Elon Musk's SpaceX strives to make history again this week, with the scheduled launch of the first large, liquid-fueled rocket powered by engines previously fired in space. (WSJ)

Musk's Tesla (TSLA) is defending itself against a lawsuit filed by an employee who says he was racially harassed, physically threatened, and discriminated against while working at the auto company. (CNBC)

China-based investment firm Tencent has disclosed a 5 percent passive stake in Tesla, according to a Securities and Exchange Commission filing. (CNBC)

The billionaire entrepreneur Musk has founded another company, Neuralink, aimed at developing a "neural lace," described as a way to connect the human brain to computers. (CNBC)

Researchers in Italy and California have crafted artificial retina implants that offer hope to macular degeneration suffers, many of whom eventually go blind from the condition. (NBC News)


If far-right French presidential candidate Marine Le Pen were to lose this year's election, it would spur a "significant" surge of inflows, at least 10 percent, into European stocks, according to research from JPMorgan.

Investors get a snapshot on housing at 9 a.m. ET, with the release of the January Case-Shiller report on home prices. A reading on how Americans feel about the economy hits at 10 a.m. ET, when the Conference Board issues March consumer confidence.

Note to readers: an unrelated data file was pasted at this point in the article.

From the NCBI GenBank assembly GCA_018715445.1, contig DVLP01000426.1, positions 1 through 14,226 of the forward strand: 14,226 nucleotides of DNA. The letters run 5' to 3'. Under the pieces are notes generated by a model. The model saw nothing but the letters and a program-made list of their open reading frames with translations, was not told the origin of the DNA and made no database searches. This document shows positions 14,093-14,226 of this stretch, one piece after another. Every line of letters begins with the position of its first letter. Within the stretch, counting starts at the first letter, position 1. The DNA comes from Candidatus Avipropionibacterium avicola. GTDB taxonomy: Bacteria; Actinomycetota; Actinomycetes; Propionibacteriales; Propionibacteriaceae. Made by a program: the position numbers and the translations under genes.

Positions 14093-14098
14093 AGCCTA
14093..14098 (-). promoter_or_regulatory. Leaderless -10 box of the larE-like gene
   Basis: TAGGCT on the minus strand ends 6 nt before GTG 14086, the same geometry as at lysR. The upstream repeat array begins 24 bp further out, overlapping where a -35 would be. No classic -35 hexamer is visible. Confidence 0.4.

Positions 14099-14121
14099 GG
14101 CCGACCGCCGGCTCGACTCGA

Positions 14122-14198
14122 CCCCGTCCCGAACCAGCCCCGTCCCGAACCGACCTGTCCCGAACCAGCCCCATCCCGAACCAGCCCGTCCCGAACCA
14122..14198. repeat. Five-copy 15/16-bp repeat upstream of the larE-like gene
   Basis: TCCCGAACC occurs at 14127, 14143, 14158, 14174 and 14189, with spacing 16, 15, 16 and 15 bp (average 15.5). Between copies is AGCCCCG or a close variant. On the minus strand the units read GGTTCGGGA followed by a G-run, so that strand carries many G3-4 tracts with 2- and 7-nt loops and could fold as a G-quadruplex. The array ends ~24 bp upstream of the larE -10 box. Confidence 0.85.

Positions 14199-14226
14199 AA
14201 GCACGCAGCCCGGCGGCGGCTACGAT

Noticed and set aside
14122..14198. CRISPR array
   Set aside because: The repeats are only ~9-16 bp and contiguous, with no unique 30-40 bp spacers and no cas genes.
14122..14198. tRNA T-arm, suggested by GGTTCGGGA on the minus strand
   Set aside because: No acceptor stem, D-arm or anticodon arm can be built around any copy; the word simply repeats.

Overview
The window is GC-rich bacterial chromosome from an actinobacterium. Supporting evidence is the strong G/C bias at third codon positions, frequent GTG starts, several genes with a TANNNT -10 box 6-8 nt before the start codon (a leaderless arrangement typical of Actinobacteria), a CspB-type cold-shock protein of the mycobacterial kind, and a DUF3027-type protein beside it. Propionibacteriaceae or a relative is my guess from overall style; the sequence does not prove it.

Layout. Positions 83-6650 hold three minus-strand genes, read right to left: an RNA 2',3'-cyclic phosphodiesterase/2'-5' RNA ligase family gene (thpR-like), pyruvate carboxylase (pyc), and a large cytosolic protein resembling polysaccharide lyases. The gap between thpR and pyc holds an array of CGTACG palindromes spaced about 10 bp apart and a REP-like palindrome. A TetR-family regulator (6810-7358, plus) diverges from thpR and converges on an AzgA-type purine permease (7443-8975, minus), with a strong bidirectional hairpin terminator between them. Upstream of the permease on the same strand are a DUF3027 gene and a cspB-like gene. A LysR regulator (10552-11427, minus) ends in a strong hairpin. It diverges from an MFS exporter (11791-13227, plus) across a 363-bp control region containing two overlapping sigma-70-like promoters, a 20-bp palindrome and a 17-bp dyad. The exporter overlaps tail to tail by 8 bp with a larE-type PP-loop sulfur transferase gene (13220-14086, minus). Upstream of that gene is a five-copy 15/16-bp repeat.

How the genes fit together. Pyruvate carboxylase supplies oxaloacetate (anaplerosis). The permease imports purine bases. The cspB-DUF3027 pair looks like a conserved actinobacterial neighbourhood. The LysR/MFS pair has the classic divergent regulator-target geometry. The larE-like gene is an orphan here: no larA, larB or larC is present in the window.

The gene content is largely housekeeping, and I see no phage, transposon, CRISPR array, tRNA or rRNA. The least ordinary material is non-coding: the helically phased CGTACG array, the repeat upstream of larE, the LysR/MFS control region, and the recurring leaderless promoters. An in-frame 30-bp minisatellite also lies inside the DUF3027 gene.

Five Fed officials speak today, including Fed Chair Janet Yellen, Kansas City Fed President Esther George, Dallas Fed President Rob Kaplan, and Fed Governor Jay Powell. Meanwhile, CNBC interviews Vice Chair Stanley Fischer at 1:30 p.m. ET.

Carnival (CCL), FactSet (FDS), and McCormick (MKC) are among the companies reporting earnings this morning. Dave & Buster's (PLAY), Sonic (SONC), and Restoration Hardware (RH) issue quarterly results after the closing bell this afternoon.


Darden Restaurants (DRI), owner of the Olive Garden, beat estimates with quarterly earnings and revenue. Separately, Darden agreed to buy casual restaurant chain Cheddar's Scratch Kitchen for $780 million.

Red Hat (RHT) matched forecasts with earnings and widely beat estimates with revenue. The Linux software solutions firm issued upbeat full-year guidance as new customers signed up at a faster-than-expected pace.

Ericsson (ERIC) is revamping its managed services business, and exploring options for its money-losing media business. The telecom giant plans to take a charge of up to about $1 billion to implement the changes.

Valeant (VRX) is being sued by former CEO Michael Pearson, who claimed the drugmaker did not pay him more than 3 million Valeant shares, which he said he was owed under his separation agreement.

General Electric (GE) closed the sale of its French consumer finance business, the last major sale that had been scheduled under its GE Capital exit plan to focus on its industrial businesses.


Apple (AAPL) has released iOS 10.3, the latest update to its mobile operating system, with few noteworthy new features including one to help users find their parked cars. (CNBC)